Maintaining long-standing friendships can sometimes feel overwhelming among the pressures of life - from work to family. So how can we stop them from going stale? By Sophie Morris


Do you have enough friends? How many mates is enough? Does it matter if you don’t have any friends from childhood? Or from school? And is it OK not to have a single “best” friend - or an enviable “girl gang” - but a few friends who you hope to rely on at different times?

In an era of chronic loneliness these are important questions. The Government will soon publish its fifth annual loneliness report looking at the state of the nation (and our friendships) in 2024, but if previous findings are to go on then we’re all feeling more alone than we’d like - especially post-pandemic.

Approximately 7.1 per cent of people in the UK (3.8 million) experience chronic loneliness, according to the Campaign to End Loneliness, which means they feel lonely “often” or “always”.

It doesn’t help that in popular cul- ture we see friendship celebrated regularly: we watch Taylor Swift and her huge “squad” of (gorgeous) best friends at American football games.

Other people display their favourite friends performatively on social media - highlight reels and stories - like life is one long road trip with Thelma and Louise. On TikTok, you get trends like the #7friendtheory (supposedly it is the magic number of close friends who should occupy different roles within our lives).

Even King Charles made friendship the central message of his Easter speech, saying, “we need and benefit greatly from those who extend the hand of friendship to us, especially in a time of need”. But this constant focus on friendship can leave a lot of people feeling lonely.

According to modern theories, I have the perfect number of friends - between five and seven. But given they live all over the world, it rarely seems like the perfect set-up.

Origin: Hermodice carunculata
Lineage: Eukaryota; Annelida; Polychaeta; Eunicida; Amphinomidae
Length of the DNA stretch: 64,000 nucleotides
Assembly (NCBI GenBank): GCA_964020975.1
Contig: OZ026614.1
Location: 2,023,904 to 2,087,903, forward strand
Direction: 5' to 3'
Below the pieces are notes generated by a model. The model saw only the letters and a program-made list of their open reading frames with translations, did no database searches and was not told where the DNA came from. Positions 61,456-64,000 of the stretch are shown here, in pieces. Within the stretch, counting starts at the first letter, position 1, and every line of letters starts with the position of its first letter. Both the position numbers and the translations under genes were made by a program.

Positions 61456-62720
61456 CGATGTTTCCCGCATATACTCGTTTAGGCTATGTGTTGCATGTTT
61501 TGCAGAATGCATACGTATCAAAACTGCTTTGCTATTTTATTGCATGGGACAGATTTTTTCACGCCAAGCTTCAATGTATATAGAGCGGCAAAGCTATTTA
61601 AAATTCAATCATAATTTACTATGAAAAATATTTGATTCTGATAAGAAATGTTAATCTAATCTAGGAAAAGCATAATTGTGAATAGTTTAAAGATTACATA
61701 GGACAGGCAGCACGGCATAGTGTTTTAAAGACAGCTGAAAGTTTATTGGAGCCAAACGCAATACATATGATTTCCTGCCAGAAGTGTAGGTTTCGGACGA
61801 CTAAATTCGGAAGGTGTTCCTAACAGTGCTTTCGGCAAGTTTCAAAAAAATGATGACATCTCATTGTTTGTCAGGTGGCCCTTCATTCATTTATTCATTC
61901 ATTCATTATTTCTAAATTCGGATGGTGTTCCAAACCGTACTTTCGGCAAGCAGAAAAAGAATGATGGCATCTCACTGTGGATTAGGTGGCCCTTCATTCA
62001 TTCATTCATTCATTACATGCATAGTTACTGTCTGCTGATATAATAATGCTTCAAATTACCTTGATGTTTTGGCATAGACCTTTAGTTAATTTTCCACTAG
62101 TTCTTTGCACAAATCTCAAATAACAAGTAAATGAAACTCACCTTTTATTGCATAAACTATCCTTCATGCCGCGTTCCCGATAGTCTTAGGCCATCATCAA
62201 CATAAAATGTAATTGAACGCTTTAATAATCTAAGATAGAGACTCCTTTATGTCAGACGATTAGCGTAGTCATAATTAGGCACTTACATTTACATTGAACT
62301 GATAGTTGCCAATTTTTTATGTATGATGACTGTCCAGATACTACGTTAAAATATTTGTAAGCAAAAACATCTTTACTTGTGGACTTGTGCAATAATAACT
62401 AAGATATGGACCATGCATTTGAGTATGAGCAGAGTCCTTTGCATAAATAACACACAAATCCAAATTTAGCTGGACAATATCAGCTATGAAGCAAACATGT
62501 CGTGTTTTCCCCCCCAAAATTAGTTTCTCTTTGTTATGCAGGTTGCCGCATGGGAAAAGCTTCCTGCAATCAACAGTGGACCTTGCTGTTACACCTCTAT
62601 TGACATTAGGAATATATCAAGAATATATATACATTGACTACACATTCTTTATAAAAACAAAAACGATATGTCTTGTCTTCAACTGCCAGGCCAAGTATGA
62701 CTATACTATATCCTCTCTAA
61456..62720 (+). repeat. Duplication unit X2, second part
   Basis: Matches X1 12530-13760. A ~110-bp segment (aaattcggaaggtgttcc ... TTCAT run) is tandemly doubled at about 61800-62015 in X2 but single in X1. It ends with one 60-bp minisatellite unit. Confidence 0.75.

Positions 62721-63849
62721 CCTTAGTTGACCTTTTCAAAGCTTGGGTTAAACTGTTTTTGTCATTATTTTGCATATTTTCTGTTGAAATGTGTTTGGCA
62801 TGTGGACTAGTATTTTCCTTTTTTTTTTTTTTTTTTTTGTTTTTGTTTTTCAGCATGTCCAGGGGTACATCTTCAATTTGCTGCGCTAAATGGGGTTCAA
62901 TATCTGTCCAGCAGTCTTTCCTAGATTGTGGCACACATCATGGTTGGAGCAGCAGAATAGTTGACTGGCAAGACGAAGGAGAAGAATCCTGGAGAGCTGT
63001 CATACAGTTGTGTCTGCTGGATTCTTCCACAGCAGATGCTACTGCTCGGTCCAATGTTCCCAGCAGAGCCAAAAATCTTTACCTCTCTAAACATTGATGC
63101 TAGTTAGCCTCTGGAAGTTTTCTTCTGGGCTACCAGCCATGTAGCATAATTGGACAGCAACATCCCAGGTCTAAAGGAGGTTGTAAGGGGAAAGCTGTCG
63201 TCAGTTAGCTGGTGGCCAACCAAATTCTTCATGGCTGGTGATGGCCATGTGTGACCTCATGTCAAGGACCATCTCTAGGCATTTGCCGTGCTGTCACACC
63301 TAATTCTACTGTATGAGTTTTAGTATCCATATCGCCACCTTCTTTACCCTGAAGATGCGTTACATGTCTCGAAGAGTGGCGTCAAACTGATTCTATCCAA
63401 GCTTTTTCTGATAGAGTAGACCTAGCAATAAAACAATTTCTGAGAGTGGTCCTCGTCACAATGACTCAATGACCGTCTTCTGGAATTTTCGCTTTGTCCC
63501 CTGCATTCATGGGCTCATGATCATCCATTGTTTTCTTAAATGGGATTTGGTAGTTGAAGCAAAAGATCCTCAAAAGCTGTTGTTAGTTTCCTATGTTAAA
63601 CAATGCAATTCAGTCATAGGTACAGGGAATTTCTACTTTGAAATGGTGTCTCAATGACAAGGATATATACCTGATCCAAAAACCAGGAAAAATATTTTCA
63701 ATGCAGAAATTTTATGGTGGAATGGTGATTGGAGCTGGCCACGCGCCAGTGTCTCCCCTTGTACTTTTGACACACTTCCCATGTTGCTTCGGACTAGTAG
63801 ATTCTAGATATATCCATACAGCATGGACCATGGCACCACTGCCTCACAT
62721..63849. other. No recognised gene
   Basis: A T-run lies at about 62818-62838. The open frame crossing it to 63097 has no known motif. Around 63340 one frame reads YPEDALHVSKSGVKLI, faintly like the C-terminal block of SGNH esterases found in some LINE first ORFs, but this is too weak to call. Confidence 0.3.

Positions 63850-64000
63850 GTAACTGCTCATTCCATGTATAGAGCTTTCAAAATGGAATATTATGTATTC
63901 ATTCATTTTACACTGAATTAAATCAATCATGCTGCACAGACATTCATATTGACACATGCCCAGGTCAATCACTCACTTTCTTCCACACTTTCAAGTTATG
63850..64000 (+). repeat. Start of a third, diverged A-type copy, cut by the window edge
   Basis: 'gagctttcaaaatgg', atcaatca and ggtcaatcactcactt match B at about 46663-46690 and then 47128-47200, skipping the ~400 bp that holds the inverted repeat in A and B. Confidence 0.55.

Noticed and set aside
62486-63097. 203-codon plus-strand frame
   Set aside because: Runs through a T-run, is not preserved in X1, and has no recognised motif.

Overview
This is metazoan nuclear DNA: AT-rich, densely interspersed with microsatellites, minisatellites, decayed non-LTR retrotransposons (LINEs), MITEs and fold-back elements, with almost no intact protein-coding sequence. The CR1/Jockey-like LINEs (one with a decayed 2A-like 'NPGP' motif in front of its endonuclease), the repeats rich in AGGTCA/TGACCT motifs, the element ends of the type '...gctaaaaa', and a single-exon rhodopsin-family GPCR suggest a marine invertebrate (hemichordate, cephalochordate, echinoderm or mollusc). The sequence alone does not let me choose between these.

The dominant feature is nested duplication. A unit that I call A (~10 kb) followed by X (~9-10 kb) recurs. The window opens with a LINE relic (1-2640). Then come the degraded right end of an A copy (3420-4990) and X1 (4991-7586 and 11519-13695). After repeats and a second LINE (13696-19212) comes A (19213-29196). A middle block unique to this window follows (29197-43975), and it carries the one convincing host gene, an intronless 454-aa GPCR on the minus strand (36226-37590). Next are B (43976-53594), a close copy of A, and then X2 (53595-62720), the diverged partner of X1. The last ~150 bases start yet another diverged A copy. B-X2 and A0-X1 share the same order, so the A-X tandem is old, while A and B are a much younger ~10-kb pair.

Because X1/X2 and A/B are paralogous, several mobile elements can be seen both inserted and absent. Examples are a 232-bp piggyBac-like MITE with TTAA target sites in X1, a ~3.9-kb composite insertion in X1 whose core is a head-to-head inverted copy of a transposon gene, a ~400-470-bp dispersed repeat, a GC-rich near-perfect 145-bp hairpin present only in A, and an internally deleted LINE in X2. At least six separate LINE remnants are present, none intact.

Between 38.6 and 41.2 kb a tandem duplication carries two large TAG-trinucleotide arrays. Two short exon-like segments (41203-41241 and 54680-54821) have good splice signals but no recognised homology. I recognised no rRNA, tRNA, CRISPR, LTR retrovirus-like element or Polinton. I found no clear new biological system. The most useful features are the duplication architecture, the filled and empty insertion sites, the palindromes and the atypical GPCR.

More often than not, I feel the opposite of positive about my relationships - I feel overwhelmed by people to see and things to do but running on empty in terms of spending time with great friends who leave me feeling replenished rather than rinsed out.

One of my friends, who I’ve known for 25 years, is 6,000 miles away. If I fancy a chat over a cup of tea, what then? Video call, you say? We’re rarely awake at the same time.

What’s more, given screens mire my working life, I’m loathe to schedule another Zoom when I’m off the clock. Today our remote working and insane property prices have sent even the most social of us to new and unknown locations in search of that elusive “good life”.

This might be better for our mortgage costs but it is leaving friendships struggling.

After having my daughter and moving away from London seven years ago, I found some brilliant new friends who live nearby. But when maternity leave ended and my daughter started childcare and then school, the time to catch up dwindled. We now spend 50 per cent of our weekends travelling to see old friends and family, who all live in different areas of the country. I’m either on the move or recovering from long stints on the motorway.